Grey vs Gray: What’s the Difference?


Have you ever wondered how to spell “grey” or “gray” correctly in a sentence? They are two very similar words, but is there a difference between the two? Let’s break it down.

What’s the Difference Between Grey and Gray?

“Gray” is most commonly referred to as an adjective to describe certain nouns or objects that have a pigment-like quality between white and black. For example you can refer to a gray shirt, a gray cat, or a gray sky.

It can also be used as a verb to describe a person who is of older age. It is not a common use of the word, but it does exist.

What about the word “grey?” “Grey” actually means the same thing as “gray” except the location where these two words are more commonly used is different.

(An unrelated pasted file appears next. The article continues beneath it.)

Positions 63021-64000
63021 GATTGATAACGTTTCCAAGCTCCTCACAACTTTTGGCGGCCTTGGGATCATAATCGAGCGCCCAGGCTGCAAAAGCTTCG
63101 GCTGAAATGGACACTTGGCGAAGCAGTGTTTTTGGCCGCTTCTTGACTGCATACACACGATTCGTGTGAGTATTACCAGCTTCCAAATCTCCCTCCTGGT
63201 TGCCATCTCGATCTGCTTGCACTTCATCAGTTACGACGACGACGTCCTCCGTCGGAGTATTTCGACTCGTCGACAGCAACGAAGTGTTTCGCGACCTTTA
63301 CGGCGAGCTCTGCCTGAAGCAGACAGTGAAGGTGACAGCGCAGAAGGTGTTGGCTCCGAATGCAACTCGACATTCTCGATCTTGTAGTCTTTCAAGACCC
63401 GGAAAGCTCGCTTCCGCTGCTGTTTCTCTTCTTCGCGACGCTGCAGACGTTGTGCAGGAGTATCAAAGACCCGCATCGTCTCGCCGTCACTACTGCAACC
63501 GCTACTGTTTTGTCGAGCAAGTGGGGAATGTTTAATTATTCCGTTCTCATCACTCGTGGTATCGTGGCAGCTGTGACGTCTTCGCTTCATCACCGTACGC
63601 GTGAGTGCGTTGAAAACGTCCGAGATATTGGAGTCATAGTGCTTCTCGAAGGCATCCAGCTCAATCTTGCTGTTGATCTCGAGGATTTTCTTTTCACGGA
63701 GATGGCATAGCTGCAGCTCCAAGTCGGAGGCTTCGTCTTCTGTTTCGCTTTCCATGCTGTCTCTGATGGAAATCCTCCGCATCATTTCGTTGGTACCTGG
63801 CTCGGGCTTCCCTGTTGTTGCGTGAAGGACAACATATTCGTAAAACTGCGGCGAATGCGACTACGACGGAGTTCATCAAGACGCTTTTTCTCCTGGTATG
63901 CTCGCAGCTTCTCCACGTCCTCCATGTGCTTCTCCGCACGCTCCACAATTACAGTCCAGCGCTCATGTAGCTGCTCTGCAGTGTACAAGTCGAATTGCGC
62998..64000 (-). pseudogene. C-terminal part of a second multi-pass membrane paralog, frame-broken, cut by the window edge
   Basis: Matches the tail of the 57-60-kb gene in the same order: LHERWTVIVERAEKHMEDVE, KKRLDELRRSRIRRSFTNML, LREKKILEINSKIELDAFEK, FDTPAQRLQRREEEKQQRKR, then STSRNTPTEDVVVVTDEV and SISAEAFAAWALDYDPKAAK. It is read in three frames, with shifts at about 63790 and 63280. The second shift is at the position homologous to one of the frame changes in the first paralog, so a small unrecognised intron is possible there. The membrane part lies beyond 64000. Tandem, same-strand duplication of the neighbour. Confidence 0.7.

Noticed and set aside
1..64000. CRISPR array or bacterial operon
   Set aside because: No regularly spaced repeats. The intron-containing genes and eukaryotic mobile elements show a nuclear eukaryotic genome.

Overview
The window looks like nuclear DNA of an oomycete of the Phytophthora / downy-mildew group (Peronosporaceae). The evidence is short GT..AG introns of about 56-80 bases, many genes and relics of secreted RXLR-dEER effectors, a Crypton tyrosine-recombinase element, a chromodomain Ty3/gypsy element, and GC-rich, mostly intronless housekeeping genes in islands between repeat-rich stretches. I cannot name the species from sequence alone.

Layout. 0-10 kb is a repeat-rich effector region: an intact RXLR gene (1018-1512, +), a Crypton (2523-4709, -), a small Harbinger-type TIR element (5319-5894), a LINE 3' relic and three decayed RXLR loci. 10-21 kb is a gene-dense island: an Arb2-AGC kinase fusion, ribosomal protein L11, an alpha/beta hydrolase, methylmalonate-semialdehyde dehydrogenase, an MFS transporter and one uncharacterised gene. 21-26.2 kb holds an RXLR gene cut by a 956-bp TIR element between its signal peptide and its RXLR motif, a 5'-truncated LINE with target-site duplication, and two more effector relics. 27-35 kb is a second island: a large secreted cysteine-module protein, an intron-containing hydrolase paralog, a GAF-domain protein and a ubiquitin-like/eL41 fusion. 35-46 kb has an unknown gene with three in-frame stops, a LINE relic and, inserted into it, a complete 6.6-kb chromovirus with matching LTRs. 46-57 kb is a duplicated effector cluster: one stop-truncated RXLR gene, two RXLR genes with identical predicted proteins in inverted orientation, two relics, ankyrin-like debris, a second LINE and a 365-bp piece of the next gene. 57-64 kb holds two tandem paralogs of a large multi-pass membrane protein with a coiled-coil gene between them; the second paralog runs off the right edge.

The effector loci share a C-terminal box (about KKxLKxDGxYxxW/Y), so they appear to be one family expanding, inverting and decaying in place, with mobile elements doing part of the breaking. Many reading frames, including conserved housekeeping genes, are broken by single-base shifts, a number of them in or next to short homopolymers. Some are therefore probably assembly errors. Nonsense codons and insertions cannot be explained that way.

How Should You Spell Gray or Grey?

The spelling “gray” is more common in the U.S. while “grey,” is more common in other English-speaking countries. The word grey and gray are both grammatically correct and have the same meaning.

Examples of Grey vs Gray

  • Earl Grey Tea (UK tea)
  • Fifty Shades of Grey (British author)
  • Space Gray (An iPhone color – US company)

Origin of Gray and Grey

Both words, gray and grey, originated from the old English word “grǣg” used previously in old literature. As time passed by and grammatical rules changed, it transformed into grey. Later, American writers implemented a variation “gray”. However, both depict the same definition. Therefore, we can say that grey is used by the rest of the world (Europe, Asia, Australia, etc.), while America primarily uses the word gray.


Other Grammar Questions


Please enter your comment!
Please enter your name here